Iraq delayed until Thursday a crucial vote in parliament on a pact that would keep U.S. troops in Iraq through 2011 after lawmakers, many of them Sunni Arabs, demanded concessions from the Shiite-led government in return for supporting the deal.

The one-day delay and Wednesday's backroom haggling highlighted Iraq's deep divisions, as well as the fluid and often chaotic nature of its politics, nearly six years after Saddam Hussein's ouster.

In the past, sectarian-based disputes and other quarrels among Iraqi politicians have stalled efforts to achieve national reconciliation although some key compromises have been achieved. While the country appears to be emerging from years of intense violence, mistrust among key factions that seek to preserve or advance their own interests has slowed political progress.

This time, a longtime Iraqi goal — a clear plan for the departure of foreign forces — is at stake.

The proposed security agreement provides for the first time since the U.S.-led invasion in 2003 a timeline for the withdrawal of American troops and offers what Prime Minister Nouri al-Maliki describes as a path toward full sovereignty for Iraq.

Under the deal, U.S. forces will withdraw from Iraqi cities by June 30 and the entire country by Jan. 1, 2012. Iraq will also have strict oversight over U.S. forces. The U.N. mandate that currently governs the conduct of American troops gives them freer rein, leading to Iraqi complaints that they are an occupying force intent on preserving U.S. interests in the Middle East.

Lawmakers arrived at parliament for the planned vote Wednesday, but Parliament Speaker Mahmoud al-Mashhadani said political leaders were working toward a settlement that will clear the way for a rescheduled vote Thursday.

"We have just been told that the general climate is definitely moving toward a solution," said the speaker, adding that all but one of the issues preventing a vote from occurring were settled.

He did not identify the issue. But senior lawmaker Ayad al-Samarraie said it was a demand by his Sunni Arab bloc to remove all restrictions on the reinstatement of former members of Saddam's now-outlawed Baath Party in government jobs, and the dissolution of a special criminal court that tried Saddam and sentenced him to death along with several top officials of his regime.

Al-Maliki's ruling coalition appears to be assured of a slim majority in the 275-seat legislature — around 140 seats — if the security agreement is put to a vote, but he is seeking a bigger win that transcends religious and sectarian divisions and reinforces the legitimacy of the pact.

Al-Maliki's dilemma has been deepened by the concerns of the country's most influential Shiite cleric, Grand Ayatollah Ali al-Sistani, who has indicated that the deal would only be acceptable if passed by a comfortable majority. The cleric is revered by Iraq's majority Shiites and he could sink the deal if he publicly speaks against it.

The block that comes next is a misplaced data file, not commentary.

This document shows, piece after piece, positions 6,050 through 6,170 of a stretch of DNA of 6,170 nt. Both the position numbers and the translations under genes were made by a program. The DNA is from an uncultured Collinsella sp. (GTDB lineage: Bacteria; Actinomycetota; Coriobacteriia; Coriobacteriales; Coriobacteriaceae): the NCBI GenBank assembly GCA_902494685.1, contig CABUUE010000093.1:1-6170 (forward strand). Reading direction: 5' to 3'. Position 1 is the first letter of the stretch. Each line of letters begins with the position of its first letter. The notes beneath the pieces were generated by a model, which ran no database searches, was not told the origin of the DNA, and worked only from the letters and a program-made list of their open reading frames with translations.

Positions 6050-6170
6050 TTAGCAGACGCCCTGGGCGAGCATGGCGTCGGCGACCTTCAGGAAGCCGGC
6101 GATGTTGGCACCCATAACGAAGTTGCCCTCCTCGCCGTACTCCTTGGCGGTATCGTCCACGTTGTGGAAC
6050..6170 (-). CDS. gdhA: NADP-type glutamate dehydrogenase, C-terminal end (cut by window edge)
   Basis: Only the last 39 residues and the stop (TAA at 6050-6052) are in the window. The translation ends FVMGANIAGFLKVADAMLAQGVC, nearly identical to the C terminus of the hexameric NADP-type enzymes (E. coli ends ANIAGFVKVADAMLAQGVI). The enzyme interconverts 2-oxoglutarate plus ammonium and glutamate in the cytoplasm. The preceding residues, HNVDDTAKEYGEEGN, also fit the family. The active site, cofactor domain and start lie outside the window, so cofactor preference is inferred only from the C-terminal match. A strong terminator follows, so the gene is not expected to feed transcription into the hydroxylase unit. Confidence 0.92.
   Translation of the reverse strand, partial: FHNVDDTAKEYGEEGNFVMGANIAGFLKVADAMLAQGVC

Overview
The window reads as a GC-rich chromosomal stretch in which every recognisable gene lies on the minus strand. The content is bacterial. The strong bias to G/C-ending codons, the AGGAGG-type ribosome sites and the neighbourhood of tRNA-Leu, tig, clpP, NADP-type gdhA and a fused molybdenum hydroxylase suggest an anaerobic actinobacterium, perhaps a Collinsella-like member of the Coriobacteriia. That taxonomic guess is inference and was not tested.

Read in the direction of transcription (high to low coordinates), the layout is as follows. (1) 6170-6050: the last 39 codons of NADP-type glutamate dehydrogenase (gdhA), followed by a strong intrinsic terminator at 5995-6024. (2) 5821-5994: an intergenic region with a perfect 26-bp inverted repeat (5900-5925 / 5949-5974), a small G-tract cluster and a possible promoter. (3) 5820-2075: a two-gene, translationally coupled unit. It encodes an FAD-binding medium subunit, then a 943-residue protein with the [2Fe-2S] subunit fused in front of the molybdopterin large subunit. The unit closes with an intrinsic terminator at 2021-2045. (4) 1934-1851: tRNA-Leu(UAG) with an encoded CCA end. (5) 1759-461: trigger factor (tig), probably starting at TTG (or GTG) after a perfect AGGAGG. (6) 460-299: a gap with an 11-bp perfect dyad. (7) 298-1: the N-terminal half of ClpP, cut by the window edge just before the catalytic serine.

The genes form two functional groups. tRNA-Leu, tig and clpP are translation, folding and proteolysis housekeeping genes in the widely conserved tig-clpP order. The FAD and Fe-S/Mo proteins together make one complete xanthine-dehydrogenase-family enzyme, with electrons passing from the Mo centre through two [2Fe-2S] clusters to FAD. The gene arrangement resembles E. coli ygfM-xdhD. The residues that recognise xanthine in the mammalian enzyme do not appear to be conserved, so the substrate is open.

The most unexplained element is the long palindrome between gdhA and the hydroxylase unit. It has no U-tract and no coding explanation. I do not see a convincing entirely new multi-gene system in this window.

Iraq's government has two options if parliament doesn't pass the deal: renew the U.N. mandate governing the presence of U.S. troops in Iraq that expires Dec. 31, or ask them to leave immediately. Al-Maliki and top Cabinet ministers say neither option was good for Iraq.

Already, the ruling Shiite and Kurdish blocs appear ready to grant the Sunni Arabs and smaller groups their demand for a nationwide referendum on the pact to be held no later than July 30 in exchange for their support. If that happens, the deal could be approved by parliament but torpedoed by a "no" vote in the referendum.

In Washington, Secretary of State Condoleezza Rice said the proposed referendum did not necessarily mean the pact will be put off. She said she had spoken to U.S. Ambassador Ryan Crocker in Baghdad and that her understanding is that the referendum process would not delay implementation of the security pact.

White House spokesman Tony Fratto said Washington remained hopeful that the Iraqi parliament would pass the agreement.

"They're going to keep working at it," he said. "It's a very good agreement. It's good for both Iraq and the United States. And so we'll keep an eye on what they're doing and hopefully they'll be able to get it across the goal line."

One of al-Maliki's deputies, Barham Saleh, said late Wednesday that parliamentary blocs were finalizing a political deal ahead of the vote on the security pact.

"We hope that tomorrow the agreement will be presented to parliament as well as an agreement on a package of political reforms that the government and parliament will undertake," Saleh, a Kurd, told Associated Press Television News.

If parliament approves the pact, it must be ratified by the Presidential Council, whose three members each have veto power. Two members support the deal. The third, Vice President Tariq al-Hashemi, is a Sunni Arab who could support it if he believes that parliament's biggest Sunni Arab bloc, the Iraqi Accordance Front, has secured enough political gains in pre-vote dealmaking.

In addition to a referendum on the pact, the Front wants bigger representation for Sunni Arabs in the Shiite-dominated security forces and the release of thousands of detainees, mostly Sunnis, who are held in U.S.-run facilities without charges. Under the security deal, detainees will be handed over to Iraqi authorities if arrest warrants are issued.

Al-Maliki says those demands should not be linked to the pact and has pledged to free detainees who were not involved in the insurgency.